Full Name
David Smith
Job Title
Special Agent in Charge, Criminal Investigation Division
Secret Service
Speaker Bio
Special Agent In Charge (SAIC) David M. Smith is originally from Miami, FL and earned both his bachelor’s and master’s degrees from the University of Central Florida. He entered the Secret Service as a Special Agent in 2001 and was first stationed in the San Francisco
Field Office. Throughout his almost twenty-year career, SAIC Smith has served in numerous positions and divisions, including the Dignitary
Protective Division, the Presidential Protective Division, the Office of Investigations Special Projects, and the Los Angeles Field Office.
SAIC Smith currently leads the Criminal Investigative Division, his latest role in his almost twenty years at the Secret Service. FY 2020
was an unusual time for not only him or the Secret Service, but for the entire United States as a nation; the COVID-19 pandemic brought
about great uncertainty and changed nearly every facet of life. SAIC Smith’s primary focus early on was to prioritize the health and
wellbeing of the Secret Service workforce. He said once that was settled, his personnel were able to do what they do best: investigate financial crimes.

“COVID did not create new criminals; it just gave them a nice, clean environment to play,” says SAIC David Smith. Because of the COVID-19 pandemic, many Americans found themselves at home due to rising unemployment and full-time telework. This isolation led to drastically increased time online, which fueled crisis-induced panic and left many Americans concerned for the health and financial wellbeing of
their family and friends. “Any time there is a heightened element of fear, such as with the coronavirus, criminals are going to exploit that.” Scammers are using the coronavirus outbreak and people’s fears to steal their money and personal information.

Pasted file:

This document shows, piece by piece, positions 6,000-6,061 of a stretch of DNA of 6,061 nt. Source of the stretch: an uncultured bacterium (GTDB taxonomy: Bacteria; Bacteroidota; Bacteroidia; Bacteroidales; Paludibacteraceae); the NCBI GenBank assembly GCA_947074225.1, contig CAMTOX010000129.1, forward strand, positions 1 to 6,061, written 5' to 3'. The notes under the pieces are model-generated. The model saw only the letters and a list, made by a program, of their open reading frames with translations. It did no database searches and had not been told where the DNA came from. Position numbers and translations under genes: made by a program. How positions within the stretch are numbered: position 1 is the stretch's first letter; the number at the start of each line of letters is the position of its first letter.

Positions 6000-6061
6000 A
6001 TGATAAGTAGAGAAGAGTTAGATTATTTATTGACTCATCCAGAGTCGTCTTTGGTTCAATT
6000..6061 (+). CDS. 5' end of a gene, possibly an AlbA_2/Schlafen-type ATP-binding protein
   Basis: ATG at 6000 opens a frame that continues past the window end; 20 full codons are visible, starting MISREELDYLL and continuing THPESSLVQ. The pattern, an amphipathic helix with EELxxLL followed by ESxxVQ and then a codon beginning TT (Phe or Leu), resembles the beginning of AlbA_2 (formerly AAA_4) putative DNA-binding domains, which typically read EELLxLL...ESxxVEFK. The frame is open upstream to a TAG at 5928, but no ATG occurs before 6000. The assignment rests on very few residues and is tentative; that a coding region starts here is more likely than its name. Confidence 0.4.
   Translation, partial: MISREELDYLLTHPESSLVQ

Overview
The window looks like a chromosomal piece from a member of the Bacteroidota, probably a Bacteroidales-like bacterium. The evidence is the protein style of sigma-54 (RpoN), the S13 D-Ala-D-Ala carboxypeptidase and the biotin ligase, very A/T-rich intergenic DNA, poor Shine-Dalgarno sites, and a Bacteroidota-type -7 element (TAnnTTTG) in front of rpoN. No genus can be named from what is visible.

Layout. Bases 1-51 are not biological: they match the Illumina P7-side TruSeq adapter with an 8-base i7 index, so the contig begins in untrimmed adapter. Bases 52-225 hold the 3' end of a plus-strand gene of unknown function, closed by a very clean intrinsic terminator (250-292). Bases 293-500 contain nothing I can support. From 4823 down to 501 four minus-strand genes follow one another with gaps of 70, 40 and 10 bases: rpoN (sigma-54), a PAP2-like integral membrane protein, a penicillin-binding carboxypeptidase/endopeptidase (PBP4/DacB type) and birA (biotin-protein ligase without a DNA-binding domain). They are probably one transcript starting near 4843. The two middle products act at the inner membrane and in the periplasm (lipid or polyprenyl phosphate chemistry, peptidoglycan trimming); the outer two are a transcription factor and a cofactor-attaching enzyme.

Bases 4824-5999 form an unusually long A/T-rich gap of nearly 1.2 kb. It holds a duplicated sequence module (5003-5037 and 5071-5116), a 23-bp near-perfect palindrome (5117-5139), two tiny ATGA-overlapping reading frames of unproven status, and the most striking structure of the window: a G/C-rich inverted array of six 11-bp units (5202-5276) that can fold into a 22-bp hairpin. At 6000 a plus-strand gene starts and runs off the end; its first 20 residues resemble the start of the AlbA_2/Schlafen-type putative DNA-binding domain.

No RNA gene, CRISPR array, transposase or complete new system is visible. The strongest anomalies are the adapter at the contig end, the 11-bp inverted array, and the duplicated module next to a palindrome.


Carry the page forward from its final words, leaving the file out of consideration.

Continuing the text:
The types of fraud brought on by COVID-19 have evolved over the past several months. At the beginning of this pandemic, SAIC Smith says the Secret Service investigators saw a spike in “non-delivery scams” that promised medical supplies, such as masks and gloves. With the passage of the CARES Act, new and more lucrative criminal targets were exposed, such as Small Business Administration loans, where fraudsters could net millions of dollars in a single transaction.

In FY 2020, the Secret Service opened 557 investigations related to the pandemic and arrested 38 individuals as a result of these investigations; these numbers continue to grow. Conducting these investigations requires substantial collaboration across federal agencies, including the Department of Justice, the Department of Health and Human Services, the Department of Labor, the Small Business
Administration, the Department of the Treasury, the Financial Crimes Enforcement Network, the United States Postal Inspection Service, the Federal Bureau of Investigation, and Homeland Security Investigations.

The pandemic impacted Secret Service operations in a variety of ways. In a typical election year, the operational tempo of the protective mission sees a sharp uptick due to additional presidential candidate protectees and increased campaign travel; this has an inverse effect on the agency’s investigative tempo. However, the pandemic curtailed typical campaign year patterns, allowing the Secret Service to increase investigative efforts during this election year, even when compared to non-election years. In FY 2020, Secret Service investigators logged more than 2.4 million hours, up from more than 2.2 million hours in FY 2019, a 9% increase. COVID-19 has also changed how investigations
are conducted, often moving investigation teams from a collaborative office setting to telework status, and what investigations are conducted, shifting the focus further away from counterfeit crimes to cybercrime, such as BECs.

The world around us is changing, and so is the way criminals are conducting their business. So what can individuals do to better protect themselves from becoming victims of financial fraud? SAIC Smith suggests, “You should always verify and then trust. Be skeptical. And keep your personal details to yourself.” Criminals are constantly looking to garner your personally identifiable information from any
and all sources. It is more important than ever to properly safeguard your digital footprint and financial assets, even when it comes at the cost of personal convenience (e.g., two-step authentication and credit freezes). The Secret Service has developed a number of guides and factsheets to help individuals avoid being taken advantage of by criminals during the COVID-19 pandemic.
David Smith